Putting it mildly, there wasn’t a ton of juice in the Kings’ attack Tuesday night. (Mind you, that’s “juice,” not “Juice.”) Some of that was based on about as fast and in-control of a performance from Arizona as has been seen in the rivalry over recent years. The Coyotes, having turned the corner from having dropped out of the playoff race a month into the season, improved to 11-3-2 in their most recent 16 games, and their performance for the better part of 50 minutes on Tuesday was representative of a team ready to turn the corner and start making hay with a growing assortment of intriguing young pieces. But over that span, how many five-on-five scoring chances did the Kings generate? There was a quality Adrian Kempe look in an early shift of the game, but other than that, there was a cold and barren steppe of offensive opportunity through the first two periods, save for Dustin Brown’s point-blank power play look that Adin Hill kept out late in the second period.
And yet, the Kings gained a point. Placed without much context, that’s a valuable point. You take any point gained from a game in which you trailed by three goals in the second period, and you run. You run with escalating cartoonish footsteps, followed by a car door slamming, tires screeching and a plane taking off. One-point losses, in a vacuum, are unsatisfying. But the occasional one-point game, in a wider scope of overall linear process, is helpful. Los Angeles would have been in a better place in the standings if they had gained more singular points and had not lost so many tight games in regulation. Their .428 winning percentage in one-goal games is the lowest out of any team currently in a playoff position, and last night’s shootout loss was the first time they gained a point in a defeat since December 28. (On the other hand, the Kings are sitting pretty with 36 regulation and overtime wins, which gives them a clear tiebreaker over San Jose, Anaheim, Calgary and Dallas.) If Los Angeles is able to rebound with wins in important upcoming games before a difficult road trip that lies ahead, the importance of the point gained from Tuesday’s game will be more pronounced.
There are a number of times the beat writers who regularly cover the Kings can recall having conversations with Darryl Sutter about how making goaltender interference reviewable would not necessarily be a good development for the game. He spoke about needing better clarity for the existing rules “so that it’s not a discretionary,” and how “the intent of the two referees system” and giving “a little bit more power to the linesmen” helped to provide broader assessment without having to rely on video. In the end, while there are guidelines, it does seem as though the verdicts are entirely judgmental. Goalies, skaters and coaches see little precedence or standards towards interference jurisprudence in such non cut-and-dry decisions. “It’s a guessing game for me, but that’s the call they made,” John Stevens said after the game, which summed it up well. As soon as the play occurred, it became evident that whether or not the Kings would win Tuesday night would essentially come down to a decision from Toronto. Those in the war room are doing the best they can, and are trying to objectively view all facets of nebulous moving parts, but as the teams sat and waited for the decision to be made, we essentially shrugged our shoulders and expected what would amount to being a coin flip. There did appear to be some contact from Oliver Ekman-Larsson that channeled Drew Doughty towards Adin Hill’s pad. Was the goaltender “interfered” with? It’s a gray area, and for the second time in three weeks, Los Angeles lost at least a point because of it. On the other hand, the Kings, who have playoff aspirations, put themselves in a position in which they were banking on a league ruling in overtime, and any argument on behalf of the team has to also take into account the inability to win an important late-season game against a team that has admittedly been playing very well but still ranked 31st in league standings entering the night and started a goaltender who prior to Tuesday had not won an NHL game.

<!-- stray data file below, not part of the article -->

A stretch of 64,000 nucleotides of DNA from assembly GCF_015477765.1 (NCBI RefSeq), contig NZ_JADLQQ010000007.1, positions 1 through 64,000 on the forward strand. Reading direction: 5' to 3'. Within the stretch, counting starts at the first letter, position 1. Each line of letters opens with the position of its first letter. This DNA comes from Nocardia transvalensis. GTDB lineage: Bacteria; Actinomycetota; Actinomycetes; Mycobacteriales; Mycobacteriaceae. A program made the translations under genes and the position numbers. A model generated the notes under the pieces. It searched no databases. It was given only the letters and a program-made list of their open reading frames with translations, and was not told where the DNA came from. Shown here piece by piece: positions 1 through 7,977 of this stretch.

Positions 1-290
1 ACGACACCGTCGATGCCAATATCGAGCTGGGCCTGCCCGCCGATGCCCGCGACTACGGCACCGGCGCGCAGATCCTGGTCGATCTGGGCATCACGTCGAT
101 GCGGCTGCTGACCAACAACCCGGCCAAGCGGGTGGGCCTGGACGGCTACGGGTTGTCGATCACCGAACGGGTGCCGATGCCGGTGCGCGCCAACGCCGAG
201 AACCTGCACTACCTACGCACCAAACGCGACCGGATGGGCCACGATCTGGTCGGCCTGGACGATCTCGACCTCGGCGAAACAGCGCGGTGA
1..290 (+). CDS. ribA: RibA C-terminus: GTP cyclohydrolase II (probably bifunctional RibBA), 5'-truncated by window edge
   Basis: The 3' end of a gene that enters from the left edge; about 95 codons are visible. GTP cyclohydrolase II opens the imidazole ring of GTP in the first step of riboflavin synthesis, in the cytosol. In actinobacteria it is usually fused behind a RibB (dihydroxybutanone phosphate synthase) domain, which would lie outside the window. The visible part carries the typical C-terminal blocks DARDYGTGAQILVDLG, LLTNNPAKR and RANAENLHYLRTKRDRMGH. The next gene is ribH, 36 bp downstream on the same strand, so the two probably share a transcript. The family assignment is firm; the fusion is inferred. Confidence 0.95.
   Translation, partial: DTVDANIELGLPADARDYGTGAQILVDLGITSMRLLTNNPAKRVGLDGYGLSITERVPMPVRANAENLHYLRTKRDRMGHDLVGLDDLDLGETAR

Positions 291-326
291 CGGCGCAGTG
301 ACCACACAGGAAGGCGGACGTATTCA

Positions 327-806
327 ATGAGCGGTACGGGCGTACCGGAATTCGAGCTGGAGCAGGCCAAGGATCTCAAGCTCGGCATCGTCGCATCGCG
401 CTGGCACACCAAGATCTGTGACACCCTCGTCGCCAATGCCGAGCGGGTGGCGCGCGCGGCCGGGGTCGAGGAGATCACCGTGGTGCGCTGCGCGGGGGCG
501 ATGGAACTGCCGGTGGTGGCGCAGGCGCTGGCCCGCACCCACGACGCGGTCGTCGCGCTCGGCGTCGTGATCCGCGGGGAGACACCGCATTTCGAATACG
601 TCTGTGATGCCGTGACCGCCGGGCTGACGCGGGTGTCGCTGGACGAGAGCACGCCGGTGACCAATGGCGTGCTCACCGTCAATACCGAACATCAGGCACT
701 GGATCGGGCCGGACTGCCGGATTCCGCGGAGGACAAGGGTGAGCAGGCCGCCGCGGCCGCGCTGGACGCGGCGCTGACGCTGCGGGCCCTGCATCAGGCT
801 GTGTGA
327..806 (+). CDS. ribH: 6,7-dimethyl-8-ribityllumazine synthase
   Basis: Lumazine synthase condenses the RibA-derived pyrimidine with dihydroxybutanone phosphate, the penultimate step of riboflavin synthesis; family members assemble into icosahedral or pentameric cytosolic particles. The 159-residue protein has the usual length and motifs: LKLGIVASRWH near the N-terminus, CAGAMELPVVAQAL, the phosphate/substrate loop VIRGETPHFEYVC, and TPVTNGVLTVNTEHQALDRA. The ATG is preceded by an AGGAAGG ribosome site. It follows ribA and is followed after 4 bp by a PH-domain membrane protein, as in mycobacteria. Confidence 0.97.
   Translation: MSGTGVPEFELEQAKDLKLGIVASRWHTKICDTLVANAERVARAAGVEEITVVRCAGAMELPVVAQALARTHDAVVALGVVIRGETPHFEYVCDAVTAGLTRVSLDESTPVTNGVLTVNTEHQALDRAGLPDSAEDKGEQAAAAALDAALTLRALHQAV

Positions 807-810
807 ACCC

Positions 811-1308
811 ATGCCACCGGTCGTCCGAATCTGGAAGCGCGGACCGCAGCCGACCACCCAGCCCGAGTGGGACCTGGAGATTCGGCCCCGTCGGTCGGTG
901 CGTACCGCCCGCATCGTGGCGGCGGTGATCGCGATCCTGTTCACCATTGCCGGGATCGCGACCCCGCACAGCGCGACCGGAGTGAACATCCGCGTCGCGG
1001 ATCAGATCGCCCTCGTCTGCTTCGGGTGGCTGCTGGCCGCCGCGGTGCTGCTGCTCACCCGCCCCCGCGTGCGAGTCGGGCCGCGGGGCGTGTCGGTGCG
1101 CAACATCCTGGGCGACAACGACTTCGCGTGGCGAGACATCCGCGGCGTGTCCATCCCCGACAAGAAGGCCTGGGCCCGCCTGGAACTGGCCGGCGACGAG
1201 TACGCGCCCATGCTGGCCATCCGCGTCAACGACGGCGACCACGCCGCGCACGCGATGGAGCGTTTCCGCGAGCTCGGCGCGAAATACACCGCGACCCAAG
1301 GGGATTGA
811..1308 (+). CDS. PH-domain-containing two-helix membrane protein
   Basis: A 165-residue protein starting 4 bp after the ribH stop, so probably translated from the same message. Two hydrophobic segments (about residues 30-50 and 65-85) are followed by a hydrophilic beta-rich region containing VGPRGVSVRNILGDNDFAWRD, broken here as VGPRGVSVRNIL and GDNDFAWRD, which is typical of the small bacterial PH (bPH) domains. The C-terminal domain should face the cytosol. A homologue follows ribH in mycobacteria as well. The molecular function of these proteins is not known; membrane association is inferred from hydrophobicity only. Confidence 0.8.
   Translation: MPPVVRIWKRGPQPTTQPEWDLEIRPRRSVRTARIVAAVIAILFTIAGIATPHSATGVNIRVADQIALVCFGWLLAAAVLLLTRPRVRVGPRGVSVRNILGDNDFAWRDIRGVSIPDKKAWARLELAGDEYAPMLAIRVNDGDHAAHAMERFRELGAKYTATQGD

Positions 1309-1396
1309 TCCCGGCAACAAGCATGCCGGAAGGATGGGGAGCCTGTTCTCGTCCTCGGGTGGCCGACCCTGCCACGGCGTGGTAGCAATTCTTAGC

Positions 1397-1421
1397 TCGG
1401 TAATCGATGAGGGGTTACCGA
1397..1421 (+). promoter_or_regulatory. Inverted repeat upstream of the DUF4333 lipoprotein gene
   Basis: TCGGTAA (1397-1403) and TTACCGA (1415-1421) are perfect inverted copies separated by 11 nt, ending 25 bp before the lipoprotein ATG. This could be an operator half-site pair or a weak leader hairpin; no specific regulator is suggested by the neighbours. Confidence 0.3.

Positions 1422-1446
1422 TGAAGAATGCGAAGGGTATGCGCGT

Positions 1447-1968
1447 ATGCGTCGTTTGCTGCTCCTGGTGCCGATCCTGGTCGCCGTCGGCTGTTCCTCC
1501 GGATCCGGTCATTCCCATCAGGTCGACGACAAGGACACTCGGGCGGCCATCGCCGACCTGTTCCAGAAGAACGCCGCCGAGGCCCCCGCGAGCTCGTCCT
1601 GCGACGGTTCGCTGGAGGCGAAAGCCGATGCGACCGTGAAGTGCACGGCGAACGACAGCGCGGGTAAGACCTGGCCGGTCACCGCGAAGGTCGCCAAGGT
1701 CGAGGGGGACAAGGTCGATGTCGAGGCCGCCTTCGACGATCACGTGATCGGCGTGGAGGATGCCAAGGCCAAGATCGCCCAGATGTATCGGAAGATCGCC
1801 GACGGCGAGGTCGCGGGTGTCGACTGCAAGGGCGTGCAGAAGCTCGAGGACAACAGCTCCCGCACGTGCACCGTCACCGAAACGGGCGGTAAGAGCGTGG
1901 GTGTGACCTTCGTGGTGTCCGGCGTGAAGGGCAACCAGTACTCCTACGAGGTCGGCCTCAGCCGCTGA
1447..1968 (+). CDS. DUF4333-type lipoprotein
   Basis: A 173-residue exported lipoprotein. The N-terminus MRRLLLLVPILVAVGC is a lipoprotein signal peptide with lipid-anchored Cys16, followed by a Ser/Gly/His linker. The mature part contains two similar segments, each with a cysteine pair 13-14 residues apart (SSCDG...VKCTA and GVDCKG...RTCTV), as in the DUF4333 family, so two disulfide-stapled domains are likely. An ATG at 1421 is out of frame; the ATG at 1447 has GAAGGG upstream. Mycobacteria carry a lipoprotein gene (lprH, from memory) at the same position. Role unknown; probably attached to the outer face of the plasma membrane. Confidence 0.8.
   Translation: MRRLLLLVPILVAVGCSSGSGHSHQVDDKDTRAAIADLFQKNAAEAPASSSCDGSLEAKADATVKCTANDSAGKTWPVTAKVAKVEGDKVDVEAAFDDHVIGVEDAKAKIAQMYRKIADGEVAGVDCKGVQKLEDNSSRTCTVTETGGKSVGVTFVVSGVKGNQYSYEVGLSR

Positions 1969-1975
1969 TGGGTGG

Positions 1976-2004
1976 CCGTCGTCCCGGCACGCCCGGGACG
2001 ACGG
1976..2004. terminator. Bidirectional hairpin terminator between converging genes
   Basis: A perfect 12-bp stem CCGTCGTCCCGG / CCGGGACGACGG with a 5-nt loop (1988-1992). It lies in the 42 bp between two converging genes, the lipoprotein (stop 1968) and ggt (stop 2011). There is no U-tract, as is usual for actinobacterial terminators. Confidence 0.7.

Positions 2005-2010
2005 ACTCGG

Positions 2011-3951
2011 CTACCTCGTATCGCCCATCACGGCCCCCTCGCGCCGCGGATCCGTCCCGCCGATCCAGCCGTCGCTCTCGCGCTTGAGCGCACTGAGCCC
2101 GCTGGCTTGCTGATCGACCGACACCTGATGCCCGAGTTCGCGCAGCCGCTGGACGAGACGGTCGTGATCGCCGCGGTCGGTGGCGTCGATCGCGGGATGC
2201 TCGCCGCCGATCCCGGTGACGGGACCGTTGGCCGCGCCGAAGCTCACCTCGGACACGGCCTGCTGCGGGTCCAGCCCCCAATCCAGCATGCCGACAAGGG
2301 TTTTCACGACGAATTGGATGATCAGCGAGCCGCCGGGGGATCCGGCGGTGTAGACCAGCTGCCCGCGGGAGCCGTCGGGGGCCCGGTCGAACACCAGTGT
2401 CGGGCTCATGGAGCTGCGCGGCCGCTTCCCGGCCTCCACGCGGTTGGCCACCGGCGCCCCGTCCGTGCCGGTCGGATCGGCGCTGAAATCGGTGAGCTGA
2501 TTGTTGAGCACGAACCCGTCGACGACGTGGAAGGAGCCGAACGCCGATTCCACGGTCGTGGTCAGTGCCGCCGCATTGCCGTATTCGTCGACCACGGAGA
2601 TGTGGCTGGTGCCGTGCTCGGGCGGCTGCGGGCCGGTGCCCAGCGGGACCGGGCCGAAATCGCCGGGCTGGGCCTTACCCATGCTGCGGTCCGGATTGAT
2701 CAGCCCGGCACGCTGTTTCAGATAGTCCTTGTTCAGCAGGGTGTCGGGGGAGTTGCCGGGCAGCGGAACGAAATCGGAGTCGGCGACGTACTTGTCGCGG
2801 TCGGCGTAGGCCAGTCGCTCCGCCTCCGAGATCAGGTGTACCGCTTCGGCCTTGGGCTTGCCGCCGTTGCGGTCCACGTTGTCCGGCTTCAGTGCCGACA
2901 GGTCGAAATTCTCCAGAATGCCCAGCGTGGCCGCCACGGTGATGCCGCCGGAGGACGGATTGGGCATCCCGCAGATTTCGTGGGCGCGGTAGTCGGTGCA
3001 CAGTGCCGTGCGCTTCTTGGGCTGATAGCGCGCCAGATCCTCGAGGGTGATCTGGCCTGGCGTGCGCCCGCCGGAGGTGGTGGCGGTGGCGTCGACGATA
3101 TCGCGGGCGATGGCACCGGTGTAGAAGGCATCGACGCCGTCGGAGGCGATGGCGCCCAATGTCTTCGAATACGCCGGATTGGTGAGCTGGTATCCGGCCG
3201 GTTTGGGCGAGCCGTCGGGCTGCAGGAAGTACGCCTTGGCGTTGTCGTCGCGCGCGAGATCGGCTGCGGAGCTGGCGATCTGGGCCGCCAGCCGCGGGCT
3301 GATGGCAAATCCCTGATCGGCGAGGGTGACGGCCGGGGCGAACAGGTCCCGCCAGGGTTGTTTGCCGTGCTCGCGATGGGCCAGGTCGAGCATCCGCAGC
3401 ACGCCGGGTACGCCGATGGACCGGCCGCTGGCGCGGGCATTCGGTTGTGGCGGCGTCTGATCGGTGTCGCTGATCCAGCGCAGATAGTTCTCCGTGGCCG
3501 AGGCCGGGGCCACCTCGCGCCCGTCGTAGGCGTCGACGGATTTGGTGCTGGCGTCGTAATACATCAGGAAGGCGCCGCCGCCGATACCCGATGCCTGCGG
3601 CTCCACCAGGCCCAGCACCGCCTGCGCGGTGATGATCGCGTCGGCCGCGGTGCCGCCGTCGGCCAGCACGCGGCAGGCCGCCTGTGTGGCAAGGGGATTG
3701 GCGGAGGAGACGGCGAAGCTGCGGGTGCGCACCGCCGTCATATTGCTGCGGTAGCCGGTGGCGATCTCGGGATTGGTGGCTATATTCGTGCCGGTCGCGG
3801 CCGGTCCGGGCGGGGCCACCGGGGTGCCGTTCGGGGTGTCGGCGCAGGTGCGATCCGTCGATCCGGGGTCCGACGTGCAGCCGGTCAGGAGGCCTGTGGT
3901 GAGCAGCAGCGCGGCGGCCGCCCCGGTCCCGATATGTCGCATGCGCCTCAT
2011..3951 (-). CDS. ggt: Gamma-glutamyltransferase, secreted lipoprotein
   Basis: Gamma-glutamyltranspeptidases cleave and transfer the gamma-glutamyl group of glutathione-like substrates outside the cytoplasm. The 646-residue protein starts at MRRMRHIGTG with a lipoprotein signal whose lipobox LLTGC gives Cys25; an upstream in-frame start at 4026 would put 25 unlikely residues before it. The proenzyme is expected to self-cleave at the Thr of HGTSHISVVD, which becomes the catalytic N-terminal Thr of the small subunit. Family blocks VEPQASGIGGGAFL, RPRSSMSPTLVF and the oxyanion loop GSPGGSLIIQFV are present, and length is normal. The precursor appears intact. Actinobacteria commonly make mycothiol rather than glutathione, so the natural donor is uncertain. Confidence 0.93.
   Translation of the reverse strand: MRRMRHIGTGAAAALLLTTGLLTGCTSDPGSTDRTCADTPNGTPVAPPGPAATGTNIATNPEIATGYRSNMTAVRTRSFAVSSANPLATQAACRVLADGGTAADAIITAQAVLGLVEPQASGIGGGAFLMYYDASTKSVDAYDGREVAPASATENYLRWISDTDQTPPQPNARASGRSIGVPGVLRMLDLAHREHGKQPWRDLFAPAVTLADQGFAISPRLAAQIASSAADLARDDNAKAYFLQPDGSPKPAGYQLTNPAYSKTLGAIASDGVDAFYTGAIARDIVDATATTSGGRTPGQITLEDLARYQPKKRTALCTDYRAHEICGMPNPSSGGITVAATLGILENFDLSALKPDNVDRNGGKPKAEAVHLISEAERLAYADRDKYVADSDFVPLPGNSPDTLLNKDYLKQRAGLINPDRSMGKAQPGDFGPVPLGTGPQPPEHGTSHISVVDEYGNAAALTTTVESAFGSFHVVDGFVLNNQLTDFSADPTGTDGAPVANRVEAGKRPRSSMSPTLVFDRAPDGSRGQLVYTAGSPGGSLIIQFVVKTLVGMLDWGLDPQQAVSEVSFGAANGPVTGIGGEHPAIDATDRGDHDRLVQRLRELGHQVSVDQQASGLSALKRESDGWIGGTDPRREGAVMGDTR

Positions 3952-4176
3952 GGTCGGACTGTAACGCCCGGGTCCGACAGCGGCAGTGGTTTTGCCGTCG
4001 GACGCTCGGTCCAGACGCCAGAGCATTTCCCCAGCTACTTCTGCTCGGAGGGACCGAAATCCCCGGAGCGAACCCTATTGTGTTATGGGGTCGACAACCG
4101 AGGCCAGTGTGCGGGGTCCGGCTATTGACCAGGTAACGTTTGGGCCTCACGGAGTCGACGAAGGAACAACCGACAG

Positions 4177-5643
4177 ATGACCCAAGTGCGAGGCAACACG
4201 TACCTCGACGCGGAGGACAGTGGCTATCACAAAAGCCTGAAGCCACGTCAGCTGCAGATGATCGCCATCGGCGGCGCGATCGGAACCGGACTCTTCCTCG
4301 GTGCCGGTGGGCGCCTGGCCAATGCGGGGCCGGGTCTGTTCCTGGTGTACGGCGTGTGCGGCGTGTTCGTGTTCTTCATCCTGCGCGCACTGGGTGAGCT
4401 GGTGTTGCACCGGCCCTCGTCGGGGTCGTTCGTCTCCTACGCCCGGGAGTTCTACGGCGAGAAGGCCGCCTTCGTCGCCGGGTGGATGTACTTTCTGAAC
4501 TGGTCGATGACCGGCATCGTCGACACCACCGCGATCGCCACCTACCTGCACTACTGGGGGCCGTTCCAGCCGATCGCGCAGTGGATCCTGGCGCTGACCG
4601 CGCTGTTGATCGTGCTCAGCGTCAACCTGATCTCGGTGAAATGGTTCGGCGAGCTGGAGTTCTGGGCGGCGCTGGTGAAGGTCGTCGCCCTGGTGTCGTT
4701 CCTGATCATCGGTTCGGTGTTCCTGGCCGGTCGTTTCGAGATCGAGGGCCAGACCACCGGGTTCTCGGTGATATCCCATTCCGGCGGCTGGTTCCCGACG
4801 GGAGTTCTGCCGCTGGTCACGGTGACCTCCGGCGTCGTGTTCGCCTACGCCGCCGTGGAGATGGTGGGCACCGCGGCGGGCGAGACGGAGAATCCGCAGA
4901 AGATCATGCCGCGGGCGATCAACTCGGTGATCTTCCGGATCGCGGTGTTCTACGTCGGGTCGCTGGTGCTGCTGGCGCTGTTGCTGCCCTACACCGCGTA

-Lead photo via Norm Hall/NHLI